A strong documentary of abuse and survival in a closed community in Israel
Dir Yolande Zauberman. France. 2018. 105 mins
The only way to escape the past is to confront it head-on in M. Yolande Zauberman’ s revelatory, thought-provoking documentary quietly breaks down barriers and challenges taboos as it follows one man’s return to a community that left him with profound emotional scars. The result is a compelling personal tale that is sensitive to the complexities of the wider issues it confronts. Festival interest could be brisk following the Locarno world premiere.
Zauberman’s unobtrusive observational style brings its own rewards
Menahem Lang is a brash, larger-than-life character who seems to enjoy being the centre of attention. He has acted in a number of films, including Promised Land (2004) and Jellyfish (2007), has a beautiful singing voice and a deeply troubled past. Raised in Bnei Brak, an area of ultra Orthodox Judaism east of Tel Aviv, Lang left when he was twenty. He subsequently revealed that he had been systematically raped throughout his childhood and used as a plaything by the elders of the community. He did not think his experience was unique.
Lang went on to secure a confession on camera from one of his abusers that was broadcast on Israeli television. His rape was part of a much bigger story of abuse within the community. Lang is now in thirties and still seeking the kind of answers and acceptance that might give him peace.
Zauberman follows Lang’s return to Bnei Brak. It feels like entering forbidden territory, as her discreet camerawork, all under the gloomy cover of nightfall, offers a clandestine glimpse into a world that prizes its secrecy.
Yiddish is spoken throughout and Lang is a man who likes to talk. The more he muses and unburdens himself, the more we understand how his life was marked. We learn of his marriage and divorce, the estrangement from his family, the shame, and the anger that nobody sought to protect him. He is frequently met by people who say they find it hard to believe his story. The easiest way to silence Lang is to deny him a hearing.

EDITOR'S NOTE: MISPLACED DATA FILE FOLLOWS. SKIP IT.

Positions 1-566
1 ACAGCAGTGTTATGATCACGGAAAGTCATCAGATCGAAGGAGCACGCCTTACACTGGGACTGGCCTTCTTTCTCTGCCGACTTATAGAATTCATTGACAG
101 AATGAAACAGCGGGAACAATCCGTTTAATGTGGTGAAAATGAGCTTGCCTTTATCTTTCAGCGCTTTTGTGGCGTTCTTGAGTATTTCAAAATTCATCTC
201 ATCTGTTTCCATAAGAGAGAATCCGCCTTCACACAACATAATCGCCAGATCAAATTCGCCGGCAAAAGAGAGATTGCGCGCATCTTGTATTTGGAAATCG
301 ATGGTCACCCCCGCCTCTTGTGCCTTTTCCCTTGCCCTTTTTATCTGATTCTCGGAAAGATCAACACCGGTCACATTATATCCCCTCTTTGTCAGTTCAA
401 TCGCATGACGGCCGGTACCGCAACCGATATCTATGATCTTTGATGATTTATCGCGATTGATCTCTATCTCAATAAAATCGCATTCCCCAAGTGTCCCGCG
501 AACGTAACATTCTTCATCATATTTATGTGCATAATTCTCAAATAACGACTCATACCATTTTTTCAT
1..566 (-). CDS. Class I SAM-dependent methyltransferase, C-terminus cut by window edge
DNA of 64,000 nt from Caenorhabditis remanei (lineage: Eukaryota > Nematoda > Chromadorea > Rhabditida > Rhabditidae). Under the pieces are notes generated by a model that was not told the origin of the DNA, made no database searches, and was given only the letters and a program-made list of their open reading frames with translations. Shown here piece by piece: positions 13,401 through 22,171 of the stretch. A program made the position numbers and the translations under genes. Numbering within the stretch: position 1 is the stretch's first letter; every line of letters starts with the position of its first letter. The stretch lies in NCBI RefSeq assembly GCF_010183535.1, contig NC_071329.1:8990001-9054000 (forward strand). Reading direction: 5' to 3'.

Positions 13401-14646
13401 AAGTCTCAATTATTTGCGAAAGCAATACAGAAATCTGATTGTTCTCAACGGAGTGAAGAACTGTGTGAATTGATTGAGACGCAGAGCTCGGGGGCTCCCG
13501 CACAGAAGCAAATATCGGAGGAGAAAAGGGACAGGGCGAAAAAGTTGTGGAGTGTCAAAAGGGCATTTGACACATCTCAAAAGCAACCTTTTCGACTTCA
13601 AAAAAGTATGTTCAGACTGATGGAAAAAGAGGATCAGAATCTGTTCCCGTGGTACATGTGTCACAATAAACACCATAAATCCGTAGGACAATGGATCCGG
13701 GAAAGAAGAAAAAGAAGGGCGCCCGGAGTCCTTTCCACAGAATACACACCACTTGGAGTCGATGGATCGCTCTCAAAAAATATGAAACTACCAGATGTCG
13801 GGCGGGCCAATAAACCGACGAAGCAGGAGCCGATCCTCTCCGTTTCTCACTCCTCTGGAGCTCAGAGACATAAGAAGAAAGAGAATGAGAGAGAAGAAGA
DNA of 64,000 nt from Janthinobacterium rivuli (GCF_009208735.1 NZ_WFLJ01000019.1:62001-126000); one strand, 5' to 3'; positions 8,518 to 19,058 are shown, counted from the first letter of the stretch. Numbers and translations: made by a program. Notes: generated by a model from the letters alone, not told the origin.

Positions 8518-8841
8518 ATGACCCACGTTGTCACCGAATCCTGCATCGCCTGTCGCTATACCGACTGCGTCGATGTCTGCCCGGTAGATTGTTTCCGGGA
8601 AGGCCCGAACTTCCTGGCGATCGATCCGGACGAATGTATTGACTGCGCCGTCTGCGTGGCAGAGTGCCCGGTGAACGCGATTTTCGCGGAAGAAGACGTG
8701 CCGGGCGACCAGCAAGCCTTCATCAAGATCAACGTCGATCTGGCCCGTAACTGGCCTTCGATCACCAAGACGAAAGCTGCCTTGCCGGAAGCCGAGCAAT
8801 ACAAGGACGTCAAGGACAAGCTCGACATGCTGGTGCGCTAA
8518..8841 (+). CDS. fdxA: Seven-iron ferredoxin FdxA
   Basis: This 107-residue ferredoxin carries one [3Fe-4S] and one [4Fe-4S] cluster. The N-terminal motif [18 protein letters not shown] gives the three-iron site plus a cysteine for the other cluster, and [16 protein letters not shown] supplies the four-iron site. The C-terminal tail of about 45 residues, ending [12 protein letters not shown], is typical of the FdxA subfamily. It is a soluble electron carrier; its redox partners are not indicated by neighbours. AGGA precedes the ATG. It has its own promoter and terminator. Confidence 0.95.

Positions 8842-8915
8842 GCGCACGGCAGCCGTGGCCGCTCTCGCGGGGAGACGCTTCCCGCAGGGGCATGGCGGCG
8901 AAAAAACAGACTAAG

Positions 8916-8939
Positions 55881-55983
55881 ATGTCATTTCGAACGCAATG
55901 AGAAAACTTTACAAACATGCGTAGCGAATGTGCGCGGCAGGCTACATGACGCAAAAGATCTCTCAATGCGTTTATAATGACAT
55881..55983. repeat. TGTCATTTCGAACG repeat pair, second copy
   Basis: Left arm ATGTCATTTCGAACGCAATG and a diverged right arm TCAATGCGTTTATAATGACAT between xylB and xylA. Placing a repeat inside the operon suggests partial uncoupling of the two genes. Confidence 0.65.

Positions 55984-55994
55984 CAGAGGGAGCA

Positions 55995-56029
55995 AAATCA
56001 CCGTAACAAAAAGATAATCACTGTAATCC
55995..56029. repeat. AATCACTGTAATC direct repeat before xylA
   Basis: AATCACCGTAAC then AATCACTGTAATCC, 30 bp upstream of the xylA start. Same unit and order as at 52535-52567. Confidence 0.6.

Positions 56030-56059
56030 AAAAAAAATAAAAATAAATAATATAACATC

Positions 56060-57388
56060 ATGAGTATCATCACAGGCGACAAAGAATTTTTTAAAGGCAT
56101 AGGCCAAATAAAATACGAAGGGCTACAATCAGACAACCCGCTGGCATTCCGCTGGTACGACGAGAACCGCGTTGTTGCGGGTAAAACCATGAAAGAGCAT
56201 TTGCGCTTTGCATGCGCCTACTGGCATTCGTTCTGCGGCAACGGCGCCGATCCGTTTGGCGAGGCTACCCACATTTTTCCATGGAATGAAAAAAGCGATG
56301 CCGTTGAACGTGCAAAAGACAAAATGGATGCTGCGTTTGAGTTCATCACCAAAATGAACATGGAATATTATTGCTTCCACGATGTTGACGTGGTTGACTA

Zauberman’s unobtrusive observational style brings its own rewards. Eventually, there are people in the community willing to admit there has been a problem and openly discuss ways in which a cycle of abuse can be broken.
Lang is clearly a troubled soul but what is most poignant about M. is that he misses being in Bnei Brak, desperately wants a reconciliation with his mother and father and still has a commitment to his faith. He is now a cantor and seems at his most relaxed on a street corner in Bnei Brak, surrounded by others and singing his heart out.
Filmed mostly at night, M. feels like a film noir. It is claustrophobic and stifling in a way that reflects life there for some. As figures close to the camera talk, the background is filled with residents going about their lives in a way that seems unchanging. A quick, furtive glimpse towards the lens is the only sign of curiosity or concern. Lang’s story often prompts more questions than it resolves but that only makes M. a richer, more intriguing act of testimony.
Production companies CG Cinema, Phobics Films
International sales CG Cinema email@example.com
Producer Charles Gillibert
Editing Raphael Lefevre
Cinematography Yolande Zauberman